2. mafiosa
    mafiosa ·

    Thanks for referencing one of my photos :)

  3. digitaljunk
    digitaljunk ·

    Hey, thanks for your suggestions. I like your tip of covering up the light meter, I will play with that on my LC-A!

    It’s worth keeping in mind that in dark shoots, cameras on automatic exposure will open the aperture at its widest (F2.8 for LC-A and LC-A+, not F8). So in this case, leaving the shutter open till the firework fades away could end up with over exposed shots. That was why, in the part 1 article, I suggested that for cameras without B or T settings, to only press the shutter button just before the firework is fully developed and at its brightest. Then let the automatic exposure do its thing.

    Thanks for your comment. Something to think about and try out!

  4. digitaljunk
    digitaljunk ·

    You are welcome, it’s a beautiful shot! I trawled the website for nice shots of fireworks from the Lomo community to help illustrate the articles (so I am not always referencing my own!). Yours were among my favourites! Thank you for your wonderful shots. (By the way, there will be a further reference in part 3.)

  5. superlighter
    superlighter ·

    I just remember one trick for the LC-A (only), Take a new set of batteries, insert the batteries backwards, now you can select the aperure you want and keep the shutter pressed for the desired time! the disadvantage is that the batteries run down very quickly but it work! Remember! this metod only work with the original LC-A and not with the LC-A+ and with fresh batteries!.

  6. superkulisap
    superkulisap ·

    @digitaljunk here's a tipster on how to get the job done in LC-A+…

  7. digitaljunk
    digitaljunk ·

    Thanks @superlighter for the additional tip!
    I tried it and it works with my LC-A :-D

    I also found the original post in the archive, if anybody wants to refer to the video in the link:…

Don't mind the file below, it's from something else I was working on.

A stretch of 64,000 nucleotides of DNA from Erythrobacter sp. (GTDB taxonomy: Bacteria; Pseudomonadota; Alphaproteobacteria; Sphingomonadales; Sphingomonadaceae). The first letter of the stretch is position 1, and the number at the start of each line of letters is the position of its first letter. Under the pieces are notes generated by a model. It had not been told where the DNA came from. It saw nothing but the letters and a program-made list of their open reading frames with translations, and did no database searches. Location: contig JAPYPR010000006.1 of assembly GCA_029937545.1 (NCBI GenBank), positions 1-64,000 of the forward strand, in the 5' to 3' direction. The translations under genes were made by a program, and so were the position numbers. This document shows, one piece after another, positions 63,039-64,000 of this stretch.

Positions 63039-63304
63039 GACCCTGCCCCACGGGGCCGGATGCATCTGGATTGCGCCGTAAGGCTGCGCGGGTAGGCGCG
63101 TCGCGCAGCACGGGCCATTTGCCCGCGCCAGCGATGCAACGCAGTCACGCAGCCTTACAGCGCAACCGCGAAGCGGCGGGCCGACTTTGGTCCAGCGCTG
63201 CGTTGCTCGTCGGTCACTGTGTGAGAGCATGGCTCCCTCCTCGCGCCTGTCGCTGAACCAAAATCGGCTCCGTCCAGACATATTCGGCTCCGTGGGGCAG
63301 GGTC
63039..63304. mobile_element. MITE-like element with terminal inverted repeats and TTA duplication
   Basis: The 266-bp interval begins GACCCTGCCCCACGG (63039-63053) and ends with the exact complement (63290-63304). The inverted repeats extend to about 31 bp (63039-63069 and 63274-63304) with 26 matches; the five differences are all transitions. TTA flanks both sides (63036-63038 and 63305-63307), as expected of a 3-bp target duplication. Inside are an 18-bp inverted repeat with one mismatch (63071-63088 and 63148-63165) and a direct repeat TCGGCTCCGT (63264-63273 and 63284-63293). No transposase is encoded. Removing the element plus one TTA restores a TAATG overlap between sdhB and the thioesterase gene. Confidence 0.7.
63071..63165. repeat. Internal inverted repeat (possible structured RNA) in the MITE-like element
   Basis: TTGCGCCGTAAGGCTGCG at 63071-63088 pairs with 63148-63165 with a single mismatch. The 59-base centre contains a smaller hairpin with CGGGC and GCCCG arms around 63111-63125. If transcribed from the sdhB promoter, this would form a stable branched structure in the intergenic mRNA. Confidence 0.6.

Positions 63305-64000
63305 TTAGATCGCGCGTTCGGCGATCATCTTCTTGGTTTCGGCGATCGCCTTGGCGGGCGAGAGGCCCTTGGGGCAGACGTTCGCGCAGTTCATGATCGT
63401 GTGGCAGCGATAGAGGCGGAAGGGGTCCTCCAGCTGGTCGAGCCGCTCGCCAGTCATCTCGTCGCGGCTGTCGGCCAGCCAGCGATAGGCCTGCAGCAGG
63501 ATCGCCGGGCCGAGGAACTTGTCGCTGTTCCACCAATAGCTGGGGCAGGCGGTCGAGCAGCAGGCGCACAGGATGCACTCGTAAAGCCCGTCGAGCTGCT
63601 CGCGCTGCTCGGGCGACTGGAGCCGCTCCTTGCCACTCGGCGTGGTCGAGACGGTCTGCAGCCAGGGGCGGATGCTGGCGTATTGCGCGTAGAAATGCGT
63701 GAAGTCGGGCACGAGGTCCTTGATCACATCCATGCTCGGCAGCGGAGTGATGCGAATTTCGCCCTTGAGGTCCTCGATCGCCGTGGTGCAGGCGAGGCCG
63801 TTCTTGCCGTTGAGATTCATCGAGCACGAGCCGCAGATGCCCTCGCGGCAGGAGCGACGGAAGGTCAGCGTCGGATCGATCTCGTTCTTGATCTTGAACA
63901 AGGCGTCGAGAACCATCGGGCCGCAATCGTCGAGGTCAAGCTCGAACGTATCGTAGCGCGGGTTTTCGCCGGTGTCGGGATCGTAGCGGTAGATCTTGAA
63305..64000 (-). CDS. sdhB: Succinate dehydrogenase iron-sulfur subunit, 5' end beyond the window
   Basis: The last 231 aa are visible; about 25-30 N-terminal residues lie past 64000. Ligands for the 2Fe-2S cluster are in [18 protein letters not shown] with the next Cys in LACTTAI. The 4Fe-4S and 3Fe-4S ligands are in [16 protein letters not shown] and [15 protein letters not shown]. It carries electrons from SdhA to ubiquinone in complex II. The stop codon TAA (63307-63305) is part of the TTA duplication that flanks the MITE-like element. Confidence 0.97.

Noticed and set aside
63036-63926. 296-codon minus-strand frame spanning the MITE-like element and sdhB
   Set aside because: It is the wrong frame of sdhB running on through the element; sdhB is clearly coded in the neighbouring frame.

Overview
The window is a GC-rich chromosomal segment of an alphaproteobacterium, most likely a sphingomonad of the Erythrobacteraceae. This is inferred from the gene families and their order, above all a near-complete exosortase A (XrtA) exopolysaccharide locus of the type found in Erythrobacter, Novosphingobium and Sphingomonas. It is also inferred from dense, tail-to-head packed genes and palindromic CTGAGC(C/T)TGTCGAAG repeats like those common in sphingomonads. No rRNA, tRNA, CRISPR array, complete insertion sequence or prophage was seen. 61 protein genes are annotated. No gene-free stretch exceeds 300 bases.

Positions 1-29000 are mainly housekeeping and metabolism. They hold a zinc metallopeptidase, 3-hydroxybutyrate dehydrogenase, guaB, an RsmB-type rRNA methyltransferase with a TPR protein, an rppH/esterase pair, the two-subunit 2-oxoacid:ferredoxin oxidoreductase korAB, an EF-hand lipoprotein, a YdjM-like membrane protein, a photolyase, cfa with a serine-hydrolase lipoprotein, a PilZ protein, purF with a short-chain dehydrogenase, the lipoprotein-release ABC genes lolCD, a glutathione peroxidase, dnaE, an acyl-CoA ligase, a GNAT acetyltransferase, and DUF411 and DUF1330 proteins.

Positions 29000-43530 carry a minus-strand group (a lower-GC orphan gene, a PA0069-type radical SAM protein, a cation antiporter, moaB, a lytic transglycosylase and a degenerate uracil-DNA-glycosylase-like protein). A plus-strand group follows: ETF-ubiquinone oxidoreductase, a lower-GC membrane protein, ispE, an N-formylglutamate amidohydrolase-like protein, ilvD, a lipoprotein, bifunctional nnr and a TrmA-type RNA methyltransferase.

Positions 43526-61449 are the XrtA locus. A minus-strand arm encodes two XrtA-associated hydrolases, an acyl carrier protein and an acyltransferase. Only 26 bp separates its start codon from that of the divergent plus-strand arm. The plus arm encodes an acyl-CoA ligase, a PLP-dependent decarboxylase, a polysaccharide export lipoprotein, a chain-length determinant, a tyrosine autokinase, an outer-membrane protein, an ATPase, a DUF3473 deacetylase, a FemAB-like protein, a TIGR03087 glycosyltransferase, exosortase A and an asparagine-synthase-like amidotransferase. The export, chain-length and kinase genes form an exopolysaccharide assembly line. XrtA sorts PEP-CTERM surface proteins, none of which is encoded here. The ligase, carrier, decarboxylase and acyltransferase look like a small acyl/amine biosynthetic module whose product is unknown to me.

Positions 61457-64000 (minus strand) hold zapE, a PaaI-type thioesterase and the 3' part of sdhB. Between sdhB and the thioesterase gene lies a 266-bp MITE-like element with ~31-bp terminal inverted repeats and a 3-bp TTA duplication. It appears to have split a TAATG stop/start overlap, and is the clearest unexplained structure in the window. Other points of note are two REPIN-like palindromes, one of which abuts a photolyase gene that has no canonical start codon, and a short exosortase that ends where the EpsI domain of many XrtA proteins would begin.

@superkulisap thanks for the link for the LC-A+. Simple trick, effective result!

  8. digitaljunk
    digitaljunk ·

    @ugoreyresprocket, @ronyraymon, @klaryssa, @jenbaron, @lomofish, @veracorreia, @jochan, @mafiosa, @hlphuonglinh, @hxloon, @minchi, @ vicker313, @superlighter and @superkulisap

    Thanks so much to everybody for all your likes and comments to part 2 of my article! Part 3 (and the last one of the series) was published today, if you are interested in following it through:…

  9. inezv
    inezv ·

    Thanks! It's my first film so I really hope I can have some nice pictures :) This will definitly make things allot easier :D

  10. pippyg
    pippyg ·

    HI..I have a say set the camera on B setting but what about the other settings? Sunny, partially cloudy or cloudy? Thanks!

  11. digitaljunk
    digitaljunk ·

    Hello @pippyg -- I'd put it on the 'cloudy' setting and use an ISO 200 film to start with. See how that goes. After seeing the results, if you need to adjust, do this by varying the film speed. (If the photos turn out over exposed, use a lower ISO film next time, if under exposed, use a higher ISO.) Hope that helps!

  12. digitaljunk
    digitaljunk ·

    Hey @inezv -- great, good luck with your first roll of firework shots

  13. inezv
    inezv ·

    @digitaljunk thanks!